BRAHMS: Symphony No. 3
By Jeff Counts
Duration: 33 minutes in four movements.
THE COMPOSER – JOHANNES BRAHMS (1833-1897). There was a “War of the Romantics” afoot in the second half of the 19th Century that dominated German musical thought. It was, in the simplest possible terms, a schism between Conservatives (who believed in the primacy of absolute, non-programmatic composition) and the Progressives (who cultivated a futurist ethic that pushed all referential and formal boundaries). Brahms was the unelected head of the traditional wing, and heavy indeed was the crown. He was mocked by followers of Liszt and Wagner, who found in his four symphonies all the stubborn anachronisms that defined what Liszt called the “posthumous party.”
THE HISTORY – That the third and possibly most humble of those symphonies of Brahms was premiered the same year Wagner died is both coincidental and important. As with most of Brahms’ new works in the last decades of the century, the December 1883 premiere of Symphony No. 3 was attended by avid, and hostile, Wagnerites. With their god only 10 months gone (Wagner had passed away in February), they were particularly keen to hiss Brahms’ stodgy creation into obscurity. It didn’t work. Fans of Brahms (who included Dvořák) made up the larger part of the audience and their voices rang loudest, as did those of the critics immediately after. It was one of the greatest triumphs of his career to date, but Brahms was no less afflicted by self-doubt for all the praise. More fascinating than any of the musical/political drama or the instant success that defied it is the fact that Symphony No. 3 includes at least one non-absolute (dare we say programmatic?) feature. Coded into the mighty opening chords of the first movement is the F-A-F motif from his younger days. These notes (F-Ab-F in this case) stand for Frei aber froh (Free but happy) and were originally meant as a response to Joseph Joachim’s personal motto Frei aber einsam (F-A-E – Free but lonely). The meaning of the Ab chord in place of the expected A is unknowable, but it is not hard to imagine something additionally extra-musical in this slight alteration. Was Brahms acknowledging, again, how equivocal and fragile his happiness often was? Regardless, the quotation flies in the face of his critics and proves that no artist is ever only one thing, or another. The writing of Symphony No. 3 took place over the course of a fleet four months in the middle part of 1883 and was done in Wiesbaden, not his usual Austrian mountain retreat. Apparently, Hermine Spies, a stunningly talented contralto and latest of Brahms’ unrealized infatuations, lived nearby. More subtext? More program? Who can say…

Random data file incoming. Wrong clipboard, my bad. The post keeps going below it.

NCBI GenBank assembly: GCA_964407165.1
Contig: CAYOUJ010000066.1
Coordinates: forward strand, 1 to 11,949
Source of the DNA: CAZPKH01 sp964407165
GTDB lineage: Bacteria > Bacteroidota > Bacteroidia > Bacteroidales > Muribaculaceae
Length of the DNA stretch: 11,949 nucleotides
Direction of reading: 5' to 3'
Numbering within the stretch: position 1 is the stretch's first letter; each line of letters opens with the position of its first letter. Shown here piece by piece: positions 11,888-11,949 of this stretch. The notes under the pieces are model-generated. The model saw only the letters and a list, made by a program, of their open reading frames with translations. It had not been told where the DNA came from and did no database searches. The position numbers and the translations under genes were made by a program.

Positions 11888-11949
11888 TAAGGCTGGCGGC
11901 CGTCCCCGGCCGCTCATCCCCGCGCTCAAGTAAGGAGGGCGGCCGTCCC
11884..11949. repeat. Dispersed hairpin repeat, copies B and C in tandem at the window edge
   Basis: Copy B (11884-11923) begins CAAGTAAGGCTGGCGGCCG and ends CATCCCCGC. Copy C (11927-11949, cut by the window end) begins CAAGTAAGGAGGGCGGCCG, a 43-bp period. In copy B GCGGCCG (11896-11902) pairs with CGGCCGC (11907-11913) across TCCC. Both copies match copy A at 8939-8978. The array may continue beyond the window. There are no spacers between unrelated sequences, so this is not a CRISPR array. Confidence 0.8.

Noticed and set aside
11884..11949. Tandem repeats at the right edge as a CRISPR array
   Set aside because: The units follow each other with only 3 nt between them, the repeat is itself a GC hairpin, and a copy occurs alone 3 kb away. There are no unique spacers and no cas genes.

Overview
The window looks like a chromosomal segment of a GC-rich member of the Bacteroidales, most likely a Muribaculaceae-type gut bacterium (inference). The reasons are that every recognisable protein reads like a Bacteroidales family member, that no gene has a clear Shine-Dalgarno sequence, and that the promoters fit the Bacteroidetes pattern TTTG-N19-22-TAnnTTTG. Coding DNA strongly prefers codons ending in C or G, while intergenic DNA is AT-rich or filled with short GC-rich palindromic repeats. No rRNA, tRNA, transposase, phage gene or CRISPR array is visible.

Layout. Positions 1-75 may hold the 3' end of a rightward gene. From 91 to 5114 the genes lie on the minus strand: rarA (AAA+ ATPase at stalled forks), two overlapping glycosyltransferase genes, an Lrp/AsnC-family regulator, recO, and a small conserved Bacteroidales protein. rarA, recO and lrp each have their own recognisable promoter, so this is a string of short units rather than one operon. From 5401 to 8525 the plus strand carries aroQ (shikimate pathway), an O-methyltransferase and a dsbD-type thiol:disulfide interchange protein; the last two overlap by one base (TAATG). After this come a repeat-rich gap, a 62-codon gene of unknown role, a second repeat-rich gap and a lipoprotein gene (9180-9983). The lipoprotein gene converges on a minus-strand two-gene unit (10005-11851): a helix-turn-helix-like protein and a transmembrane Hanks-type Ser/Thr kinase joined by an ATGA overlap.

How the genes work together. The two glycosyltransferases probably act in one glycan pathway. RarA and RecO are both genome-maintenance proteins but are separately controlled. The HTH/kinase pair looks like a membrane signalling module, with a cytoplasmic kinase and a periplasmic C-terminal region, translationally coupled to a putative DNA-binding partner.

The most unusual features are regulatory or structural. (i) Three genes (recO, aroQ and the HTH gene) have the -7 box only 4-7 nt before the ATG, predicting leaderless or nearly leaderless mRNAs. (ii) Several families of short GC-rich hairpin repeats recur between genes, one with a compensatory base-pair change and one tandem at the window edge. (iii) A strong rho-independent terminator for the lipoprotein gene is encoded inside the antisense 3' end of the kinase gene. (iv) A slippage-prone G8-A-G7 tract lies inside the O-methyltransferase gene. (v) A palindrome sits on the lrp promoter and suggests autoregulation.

THE WORLD – Elsewhere in 1883, Life Magazine was founded in the US, Krakatoa erupted, the character of Pinocchio made his first appearance in Italy, Franz Kafka was born in Prague, and the last Quagga died in Amsterdam.
THE CONNECTION – The Utah Symphony has presented Symphony No. 3 many times on the Masterworks Series. The most recent performances were in 2016 with Thierry Fischer.